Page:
Not now, Bernard

THE name game. Reader Walter Sheffield notes that there are troubled waters pouring over the oil business, for the CEO of BP, Bernard Looney, suddenly and unexpectedly resigned earlier this week.

Getting to the nub of the matter, Walter says: “What a crazy name for a businessman. I mean, who’s called Bernard these days?”


Wedded woes

OVERHEARD in an Edinburgh café by reader Heather Biship. One elderly lady said to her chum: “Yes, well. As we all learn eventually, marriage isn’t all sunshine and roses.”

“Indeed,” concurred her friend, nodding vehemently. “A better description would be drizzle and thistles.”


Shrieking celeb

MICHAEL, the son of reader Monica Guttridge, recently started work as a barista in a Glasgow city centre café.

Every morning the fire alarm is tested at 8.45am, sharp, emitting a banshee-like bawl.

One of Michael’s colleagues winced when he heard the screeching noise, then said: “There goes Kardashian.”

He then explained that’s what the fire alarm has been unofficially named: “Because it’s really annoying, yet you can’t ignore it.” 


Loafing around  

SCOTTISH social media is the place to go if you want learned debates about politics and the arts.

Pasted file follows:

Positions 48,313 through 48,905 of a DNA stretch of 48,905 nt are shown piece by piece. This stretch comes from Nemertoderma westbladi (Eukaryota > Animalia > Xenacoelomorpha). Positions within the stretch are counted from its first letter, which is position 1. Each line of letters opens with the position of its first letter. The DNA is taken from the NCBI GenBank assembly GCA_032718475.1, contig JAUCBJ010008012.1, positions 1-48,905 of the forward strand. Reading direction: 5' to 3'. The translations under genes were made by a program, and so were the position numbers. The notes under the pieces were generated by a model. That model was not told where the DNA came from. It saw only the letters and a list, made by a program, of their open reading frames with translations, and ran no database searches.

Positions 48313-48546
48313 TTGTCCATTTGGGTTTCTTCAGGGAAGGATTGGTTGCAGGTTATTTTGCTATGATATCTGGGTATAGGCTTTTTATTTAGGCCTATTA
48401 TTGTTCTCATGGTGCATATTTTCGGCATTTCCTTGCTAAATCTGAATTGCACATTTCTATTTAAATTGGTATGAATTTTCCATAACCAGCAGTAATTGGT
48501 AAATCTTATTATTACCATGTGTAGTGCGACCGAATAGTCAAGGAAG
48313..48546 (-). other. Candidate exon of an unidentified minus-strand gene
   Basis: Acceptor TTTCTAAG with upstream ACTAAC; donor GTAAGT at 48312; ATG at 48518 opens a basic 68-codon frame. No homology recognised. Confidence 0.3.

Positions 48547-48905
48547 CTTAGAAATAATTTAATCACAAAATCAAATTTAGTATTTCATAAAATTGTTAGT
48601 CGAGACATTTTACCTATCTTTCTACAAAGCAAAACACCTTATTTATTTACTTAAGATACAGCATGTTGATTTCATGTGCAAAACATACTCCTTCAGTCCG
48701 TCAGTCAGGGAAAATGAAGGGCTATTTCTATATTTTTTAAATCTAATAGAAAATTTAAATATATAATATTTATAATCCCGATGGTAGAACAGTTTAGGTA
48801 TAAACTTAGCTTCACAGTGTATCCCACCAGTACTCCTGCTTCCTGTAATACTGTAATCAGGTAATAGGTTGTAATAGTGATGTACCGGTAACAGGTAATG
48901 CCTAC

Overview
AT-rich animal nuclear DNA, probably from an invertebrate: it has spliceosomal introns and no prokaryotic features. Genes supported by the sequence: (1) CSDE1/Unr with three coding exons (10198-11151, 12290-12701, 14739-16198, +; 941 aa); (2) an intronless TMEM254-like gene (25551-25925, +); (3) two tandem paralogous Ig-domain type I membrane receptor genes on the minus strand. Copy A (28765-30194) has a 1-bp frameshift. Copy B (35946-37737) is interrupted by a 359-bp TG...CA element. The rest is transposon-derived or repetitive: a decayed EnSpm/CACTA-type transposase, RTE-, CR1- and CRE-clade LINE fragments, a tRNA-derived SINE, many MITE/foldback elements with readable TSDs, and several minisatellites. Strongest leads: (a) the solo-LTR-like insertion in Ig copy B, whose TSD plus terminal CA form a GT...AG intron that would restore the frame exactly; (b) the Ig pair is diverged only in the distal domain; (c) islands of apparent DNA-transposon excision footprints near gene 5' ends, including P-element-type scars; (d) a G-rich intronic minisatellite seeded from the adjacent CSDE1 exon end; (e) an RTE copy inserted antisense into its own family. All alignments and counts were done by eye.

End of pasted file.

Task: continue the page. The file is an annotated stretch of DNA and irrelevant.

Nah – oany kiddin’.

What you actually get is passionate discussions about thick hunks of bread.

On a Glasgow Facebook page the members have been trying to decide what is the correct terminology for the end slice of a good old-fashioned Scottish plain loaf.

Suggestions include an endy, doorstep, door-wedge, ootsider, ootie, draft excluder and heel.

One thing everybody seems to agree upon is that, what ever it’s called, it happens to be darned delicious – especially with a square sausage and a splodge of brown sauce…


The rail deal

TRANSPORT news. “I'm impressed by Kim Jong-un's armoured train, complete with bombproof floor, a bedroom, a large office and an on-board garage for two Mercedes,” says reader Robert Menzies. “Can't wait to see what the replacement bus service looks like.”


Half-baked query

WE mentioned the munchable American marvel that is the pudding known as key lime pie.

Reader Michelle Hamilton is not sure that she entirely approves of it.

“I eat a slice on one occasion,” she admits, “and I could certainly taste the lime. But I’ve always wondered, how do they bake the key into it?”


Dead end journey 

A GRIM thought, of the reaper variety, from reader Marvin Croft, who says: “As I walk through the Valley of the Shadow of Death, I remind myself that you can’t always trust Google Maps.”